Acute dissemination encephalopathies: Pictures, pictures, pictures
Acute disseminating encephalitis (ADE) is a serious disease that is often fatal.
The causes are unknown.
A diagnosis of ADE can be difficult to make.
A new study, published in the Lancet, looks at the data from two recent studies that look at the case-fatality rates of cases of ADEs.
This study also looks at cases of acute disseminating neurodegenerative encephalomyelitis (EDNHE), a condition that is caused by the infection of the central nervous system (CNS).
The study looked at the death rates for cases of EPNHE and ADE, and they were similar.
There were similar death rates in both the studies, but the study was published in a different journal.
The researchers also looked at cases and deaths from other diseases, and the data showed that there was a significant difference between cases of cases and cases of EDNHE.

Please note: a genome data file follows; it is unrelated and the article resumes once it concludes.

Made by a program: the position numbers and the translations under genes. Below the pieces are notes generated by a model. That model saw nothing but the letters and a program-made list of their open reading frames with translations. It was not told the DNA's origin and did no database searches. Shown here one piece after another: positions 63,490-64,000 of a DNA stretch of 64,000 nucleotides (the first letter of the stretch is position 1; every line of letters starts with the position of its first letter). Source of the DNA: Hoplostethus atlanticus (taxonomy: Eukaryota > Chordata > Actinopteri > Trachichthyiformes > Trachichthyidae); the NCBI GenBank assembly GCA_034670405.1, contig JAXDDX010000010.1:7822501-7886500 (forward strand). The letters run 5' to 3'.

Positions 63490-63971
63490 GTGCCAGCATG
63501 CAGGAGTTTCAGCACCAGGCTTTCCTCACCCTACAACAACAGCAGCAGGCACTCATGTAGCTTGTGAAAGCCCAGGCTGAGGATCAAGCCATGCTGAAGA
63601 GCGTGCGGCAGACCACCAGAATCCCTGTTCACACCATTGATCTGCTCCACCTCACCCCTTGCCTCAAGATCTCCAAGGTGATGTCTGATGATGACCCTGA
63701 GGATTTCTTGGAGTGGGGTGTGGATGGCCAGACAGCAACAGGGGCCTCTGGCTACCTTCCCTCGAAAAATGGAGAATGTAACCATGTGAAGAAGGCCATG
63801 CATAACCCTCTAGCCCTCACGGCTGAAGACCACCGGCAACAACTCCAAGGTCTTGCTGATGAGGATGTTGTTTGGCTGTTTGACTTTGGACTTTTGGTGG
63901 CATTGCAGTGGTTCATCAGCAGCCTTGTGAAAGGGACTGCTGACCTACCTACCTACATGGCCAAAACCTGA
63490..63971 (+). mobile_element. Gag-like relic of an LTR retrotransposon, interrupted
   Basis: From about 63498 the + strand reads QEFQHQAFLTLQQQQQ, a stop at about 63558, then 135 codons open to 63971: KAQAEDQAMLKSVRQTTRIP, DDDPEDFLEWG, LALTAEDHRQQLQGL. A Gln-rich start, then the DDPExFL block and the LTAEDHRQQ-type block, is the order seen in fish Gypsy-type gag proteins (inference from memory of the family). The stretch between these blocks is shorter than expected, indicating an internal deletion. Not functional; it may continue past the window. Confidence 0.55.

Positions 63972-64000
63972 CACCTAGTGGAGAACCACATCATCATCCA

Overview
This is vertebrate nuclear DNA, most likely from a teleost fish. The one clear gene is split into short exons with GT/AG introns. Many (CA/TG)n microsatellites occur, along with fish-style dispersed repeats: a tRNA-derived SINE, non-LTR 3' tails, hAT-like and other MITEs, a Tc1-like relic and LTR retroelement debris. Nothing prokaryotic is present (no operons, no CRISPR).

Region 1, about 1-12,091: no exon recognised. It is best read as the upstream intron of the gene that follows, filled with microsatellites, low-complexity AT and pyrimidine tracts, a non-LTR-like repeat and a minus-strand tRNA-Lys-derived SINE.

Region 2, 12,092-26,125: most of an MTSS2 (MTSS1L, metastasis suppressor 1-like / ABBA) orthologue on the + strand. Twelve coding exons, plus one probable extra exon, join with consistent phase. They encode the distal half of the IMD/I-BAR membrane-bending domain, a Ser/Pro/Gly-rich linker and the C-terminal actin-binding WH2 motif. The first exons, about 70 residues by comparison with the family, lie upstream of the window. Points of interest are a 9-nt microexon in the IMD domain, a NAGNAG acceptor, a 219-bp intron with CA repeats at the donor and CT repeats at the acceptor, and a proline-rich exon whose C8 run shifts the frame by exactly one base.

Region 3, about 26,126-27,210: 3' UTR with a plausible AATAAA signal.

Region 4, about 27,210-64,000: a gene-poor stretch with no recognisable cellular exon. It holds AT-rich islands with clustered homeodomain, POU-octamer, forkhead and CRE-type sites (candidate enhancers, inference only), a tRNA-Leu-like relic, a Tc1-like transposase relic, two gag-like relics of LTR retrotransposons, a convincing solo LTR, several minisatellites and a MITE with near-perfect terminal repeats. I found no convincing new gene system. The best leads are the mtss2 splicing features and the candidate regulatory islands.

“We found that cases of the EPNE and ADEs, on average, had a mortality rate of 6.5 times higher than those of the cases of non-ADE ADEs,” the researchers wrote in the paper.
This study was the first to look at death rates among ADEs in both studies.
If you want to get an idea of the number of people that die of ADes, the researchers say the figure of 4.4 deaths per 100,000 people is pretty high, but it is only one study.
They said this study is important because it helps us understand the epidemiology of ADES.
“It’s important that we know the death rate of ADs in the United Kingdom because this information could have implications for the development of new strategies for the management of the disease,” said Dr. Yousaf Alwan, who led the study from Oxford.
Encephalopathy, a disease of the brain, affects between 1 and 5% of the population.
More than one million people in the UK are affected by ADE.
The National Institute for Health Research and the British Heart Foundation have funded the research.
Source: Lancet Neurology, Published May 15, 2017  http://www.lancet.cambridge.org/journals/lanolin/article/PIIS0140-6736(17)62373-6/fulltext  http,  http  http http, http://www2.ncbi.nlm.nih.gov/pmc/articles/PMC30578863/